For whatever reasons, many decision-makers are victims of what Jeff Pfeffer and Bob Sutton characterize as the "Knowing-Doing Gap." That is perhaps what Edison had in mind when expressing what serves as this review's title. Pfeffer and Sutton also have much of value to say about the "Doing-Knowing Gap" (i.e. Aim, Fire, Ready) and to the great credit of the co-authors of this book, the material they provide will enable almost anyone to avoid or escape from either trap.
Chris McChesney, Sean Covey, and Jim Huling introduce and then rigorously examine what they characterize as "four disciplines of execution" (4DX): Focus on the "wildly important" rather than on what is urgent (advice Steve Covey offered decades ago), Act on the "lead measures" (i.e. progress of what is done) rather than "lag measures" (i.e. results of what has been done), Keep a "compelling" scoreboard (i.e. one that simply cannot be ignored), and create a "cadence" of accountability (i.e. a cycle and rhythm of frequent accounting in coordination with what I think Mihaly Csikszentmihalyi calls "flow"). Adopting, indeed embracing these four disciplines requires a total commitment. The challenge to change agents is substantial. As Jim Stuart observes, "To achieve a goal you have never achieved before, [especially a `wildly important goal,'] you must start doing things you have never done before."
Most change initiatives either fail or fall far short of original expectations and, more often than not, the resistance is cultural in nature, the result of what James O'Toole so aptly characterizes as "the ideology of comfort and the tyranny of custom." However, it should be added, many of the wounds that change agents receive are self-inflicted. They over-sell and under-explain why the changes are not only important but imperative. They do little (if anything) to recruit buy-in. Change initiatives are imposed from above (i.e. the C-suite) rather than introduced at the shop floor level where momentum -- and buy-in -- can be increased organically rather than imperially.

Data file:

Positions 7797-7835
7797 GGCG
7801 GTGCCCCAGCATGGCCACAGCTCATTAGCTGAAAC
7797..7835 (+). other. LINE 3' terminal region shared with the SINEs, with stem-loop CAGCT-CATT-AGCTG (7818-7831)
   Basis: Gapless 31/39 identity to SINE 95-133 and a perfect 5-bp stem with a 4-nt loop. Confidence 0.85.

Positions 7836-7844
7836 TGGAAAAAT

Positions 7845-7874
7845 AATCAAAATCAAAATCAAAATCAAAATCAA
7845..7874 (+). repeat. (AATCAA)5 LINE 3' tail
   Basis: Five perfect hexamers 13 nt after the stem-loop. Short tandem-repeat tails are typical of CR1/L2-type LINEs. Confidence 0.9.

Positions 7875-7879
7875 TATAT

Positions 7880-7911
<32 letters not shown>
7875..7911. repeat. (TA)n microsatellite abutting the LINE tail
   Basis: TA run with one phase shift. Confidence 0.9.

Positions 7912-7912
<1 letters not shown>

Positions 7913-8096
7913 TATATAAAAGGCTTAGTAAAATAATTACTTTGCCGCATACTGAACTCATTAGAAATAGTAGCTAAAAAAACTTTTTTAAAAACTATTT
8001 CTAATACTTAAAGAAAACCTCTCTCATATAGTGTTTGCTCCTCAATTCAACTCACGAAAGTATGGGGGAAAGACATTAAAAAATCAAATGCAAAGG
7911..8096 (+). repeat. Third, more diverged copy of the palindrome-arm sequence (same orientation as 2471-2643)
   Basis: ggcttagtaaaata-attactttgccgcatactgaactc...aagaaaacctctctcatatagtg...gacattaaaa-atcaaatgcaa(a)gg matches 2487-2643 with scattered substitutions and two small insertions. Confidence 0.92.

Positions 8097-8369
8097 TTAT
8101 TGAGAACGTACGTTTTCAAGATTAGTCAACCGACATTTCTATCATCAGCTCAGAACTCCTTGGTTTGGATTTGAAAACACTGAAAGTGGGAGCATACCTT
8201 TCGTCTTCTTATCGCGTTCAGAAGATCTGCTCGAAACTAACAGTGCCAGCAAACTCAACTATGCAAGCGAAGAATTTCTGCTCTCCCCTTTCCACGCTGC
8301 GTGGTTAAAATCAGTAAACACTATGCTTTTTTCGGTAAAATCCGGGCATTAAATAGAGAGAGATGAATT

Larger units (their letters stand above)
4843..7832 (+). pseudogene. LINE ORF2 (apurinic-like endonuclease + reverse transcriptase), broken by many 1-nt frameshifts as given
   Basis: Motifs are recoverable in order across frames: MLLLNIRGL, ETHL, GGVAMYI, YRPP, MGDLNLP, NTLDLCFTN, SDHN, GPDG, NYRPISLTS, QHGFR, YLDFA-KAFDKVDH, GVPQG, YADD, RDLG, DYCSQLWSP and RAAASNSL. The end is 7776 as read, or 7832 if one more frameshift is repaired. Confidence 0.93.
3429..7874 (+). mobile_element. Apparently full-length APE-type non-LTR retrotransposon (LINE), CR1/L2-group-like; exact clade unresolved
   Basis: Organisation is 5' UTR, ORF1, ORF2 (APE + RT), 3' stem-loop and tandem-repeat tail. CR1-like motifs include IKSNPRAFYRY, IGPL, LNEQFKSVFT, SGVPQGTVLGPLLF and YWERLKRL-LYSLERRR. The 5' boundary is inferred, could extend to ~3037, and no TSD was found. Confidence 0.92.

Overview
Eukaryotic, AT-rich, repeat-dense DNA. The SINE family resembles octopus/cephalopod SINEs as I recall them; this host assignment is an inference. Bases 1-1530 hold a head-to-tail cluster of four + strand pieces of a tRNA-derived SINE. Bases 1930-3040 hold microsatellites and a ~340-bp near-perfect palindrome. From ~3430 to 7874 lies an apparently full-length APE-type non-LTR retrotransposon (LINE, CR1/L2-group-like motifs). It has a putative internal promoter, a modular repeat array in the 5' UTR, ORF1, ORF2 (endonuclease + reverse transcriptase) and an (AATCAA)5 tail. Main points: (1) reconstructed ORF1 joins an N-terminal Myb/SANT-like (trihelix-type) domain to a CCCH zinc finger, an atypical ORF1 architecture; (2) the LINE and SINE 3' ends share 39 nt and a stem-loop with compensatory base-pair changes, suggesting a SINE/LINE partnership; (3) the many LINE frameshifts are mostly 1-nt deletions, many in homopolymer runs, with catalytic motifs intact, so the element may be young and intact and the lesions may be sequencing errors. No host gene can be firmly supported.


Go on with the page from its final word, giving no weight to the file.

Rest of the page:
McChesney, Covey, and Huling introduce 4DX in Section 1, explain how to install it with a team in Section 2, and then explain how to expand installation throughout the given enterprise in Section 3. I commend them on identifying the "what" of achieving "wildly important goals." (Jim Collins would call them BHAGs, or Big Hairy Audacious Goals, but BHAGs tend to be somewhat more general than WIGs.) However, they devote the bulk of their time and energy to explaining "how" to achieve strategic objectives that include these:
o Assemble a project team and its leader (with full support of C-level executives) and charge them with
o Selecting the most important goals
o Formulating metrics for lead and lag measurements
o Formulating a comprehensive and cohesive "game plan," one that includes benchmarks and deadlines
o Devising a multi-dimensional communications program
o Establishing and then sustaining transparency re goals, strategies, metrics, etc.
o Sharing weekly, monthly, and quarterly updates
Throughout their lively and eloquent narrative, McChesney, Covey, and Huling focus on real people in real-world situations, who are struggling with real questions to answer and real (sometimes daunting) problems to solve. Readers will also appreciate the provision of supplementary resources that include "4DX Frequently Asked Questions," "Bring It Home" observations and recommendations, and a remarkably candid response to "So, Now What?"
For some C-level executives, this may well prove to be one of the most valuable business books they will ever read. But I also highly recommend it to those who aspires to reach that level and I have two specific reasons for that recommendation: It will help them to prepare themselves for expanded duties, responsibilities, and (yes) head-snapping challenges; but meanwhile, it will prepare them to add much greater value to the support they provide to the C-level executives in their organization now.